Next month a senator will introduce a bill in the Seanad that, if passed, will ban protests outside peoples’ homes. Senator Malcolm Byrne of Fianna Fáil says he’s initiating the bill as a result of the ongoing protests outside the homes of politicians and public figures. Speaking with Breakingnews.ie he revealed it’s “something we have been looking at for a while”. But that extremists targeting people at their homes has “accelerated” the process.
The right to protest “comes with responsibilities”
The Protection of Private Residences (Against Targeted Picketing) Bill 2021 will make it an offence for a person who “organises or engages in” a protest within 200 metres of a “residential dwelling”. According to the text of the bill targeting is defined as directing “something at a particular person or group or activity and includes a picket or protest activity that is targeted at an individual who is believed to reside in a particular residential dwelling”.
Anyone found guilty of an offence under the proposed legislation will, on conviction, face a Class D fine of a maximum of €1,000. For second or subsequent offences the bill proposes a prison sentence “not exceeding 12 months”, a fine, or both.
Senator Byrne has said that while protest is a part of society people should know better than to hold demonstrations outside an individual’s home. He also noted that some of these gatherings have become “less peaceful”. And, as a result, “there are obviously causes for concern”.
In an email the senator told The Beacon he wanted to “make clear” that he’s “strongly supportive of the right to peaceful protest”. But that this right “also comes with responsibilities”. And, with this in mind, protest outside “a person’s home should be off limits”.
But Doireann Ansbro of the Irish Council for Civil Liberties (ICCL) has questioned the need for the bill. While appearing on Today FM she told Byrne and host Matt Cooper there are situations where protest can be limited. But when it comes to the proposed bill she said the ICCL is “highly concerned” about it. And that enough legislation already exists “to deal with the problematic protests”.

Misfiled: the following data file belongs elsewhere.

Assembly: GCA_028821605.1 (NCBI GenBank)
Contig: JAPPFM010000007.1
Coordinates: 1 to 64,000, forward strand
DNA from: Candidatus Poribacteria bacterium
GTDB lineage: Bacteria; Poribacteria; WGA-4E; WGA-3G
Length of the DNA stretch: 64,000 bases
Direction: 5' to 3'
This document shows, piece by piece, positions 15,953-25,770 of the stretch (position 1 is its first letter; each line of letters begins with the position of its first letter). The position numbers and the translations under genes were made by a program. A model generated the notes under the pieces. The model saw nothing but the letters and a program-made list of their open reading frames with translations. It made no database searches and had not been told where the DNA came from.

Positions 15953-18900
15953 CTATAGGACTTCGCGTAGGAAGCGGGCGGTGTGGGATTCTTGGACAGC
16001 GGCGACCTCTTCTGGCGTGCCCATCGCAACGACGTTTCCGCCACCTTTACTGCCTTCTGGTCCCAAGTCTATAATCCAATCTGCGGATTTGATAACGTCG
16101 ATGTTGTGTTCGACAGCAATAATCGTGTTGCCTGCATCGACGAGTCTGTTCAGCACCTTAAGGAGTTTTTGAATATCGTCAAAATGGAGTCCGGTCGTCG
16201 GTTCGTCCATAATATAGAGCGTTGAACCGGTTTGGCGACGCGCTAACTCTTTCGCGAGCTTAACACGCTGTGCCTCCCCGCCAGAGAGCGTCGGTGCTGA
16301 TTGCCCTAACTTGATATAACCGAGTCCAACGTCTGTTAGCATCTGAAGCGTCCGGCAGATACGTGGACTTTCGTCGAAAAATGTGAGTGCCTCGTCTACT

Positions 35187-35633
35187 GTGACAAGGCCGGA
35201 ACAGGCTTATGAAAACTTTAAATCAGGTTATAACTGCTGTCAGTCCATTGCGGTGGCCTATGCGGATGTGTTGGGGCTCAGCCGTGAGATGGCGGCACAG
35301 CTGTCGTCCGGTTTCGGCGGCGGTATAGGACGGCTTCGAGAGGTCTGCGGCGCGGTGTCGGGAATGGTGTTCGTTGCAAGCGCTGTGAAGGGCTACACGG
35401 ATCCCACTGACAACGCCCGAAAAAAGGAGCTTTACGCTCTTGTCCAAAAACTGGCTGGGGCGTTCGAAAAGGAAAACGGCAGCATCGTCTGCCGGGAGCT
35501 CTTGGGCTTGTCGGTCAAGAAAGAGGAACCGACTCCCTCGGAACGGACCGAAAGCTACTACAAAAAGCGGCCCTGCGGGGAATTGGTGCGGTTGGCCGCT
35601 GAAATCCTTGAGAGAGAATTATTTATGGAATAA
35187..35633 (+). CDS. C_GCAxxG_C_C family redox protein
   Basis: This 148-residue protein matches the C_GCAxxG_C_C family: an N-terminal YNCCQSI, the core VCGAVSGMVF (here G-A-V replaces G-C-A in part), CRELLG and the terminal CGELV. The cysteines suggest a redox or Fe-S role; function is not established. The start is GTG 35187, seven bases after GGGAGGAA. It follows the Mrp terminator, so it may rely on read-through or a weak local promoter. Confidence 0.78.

In recent weeks anti-vaccination and far-right protestors have gathered outside the homes of tánaiste Leo Varadkar, head of Ireland’s COVID-19 response Dr. Tony Holohan, Sinn Féin leader Mary Lou McDonald, and journalist Joe Duffy. Regularly attending the protests are a number of well-known extremists.
Included in this is Galway man Dara O’Flaherty, whom gardaí recently arrested after he appeared to run into the Australian embassy in Dublin during an anti-lockdown protest. Gardaí also arrested him in March after he breached security at the Dáil. O’Flaherty regularly posts videos on his Facebook account in which he claims members of the government and public figures will be held to account for their supposed crimes.
Earlier this month he warned “There’s no hiding from us” and that he and his compatriots will also focus on friends and family members of their targets.
Another regular attendee is Graham Carey. At a protest outside Varadkar’s Dublin home Carey was recorded making a number of homophobic remarks about the Fine Gael leader. He also suggested that the tánaiste is involved in paedophilia.
These videos are still available on Facebook at the time of writing.
Senator Byrne has previously drawn attention to Facebook, arguing it puts “company above country and, in many ways, above ethics”. He called for social media companies to be “properly regulated” given that the problems they cause “pose some of the greatest threats to society and to our democracy”.
This article was updated on 28 October to include a quote from a spokesperson for the Irish Council for Civil Liberties.
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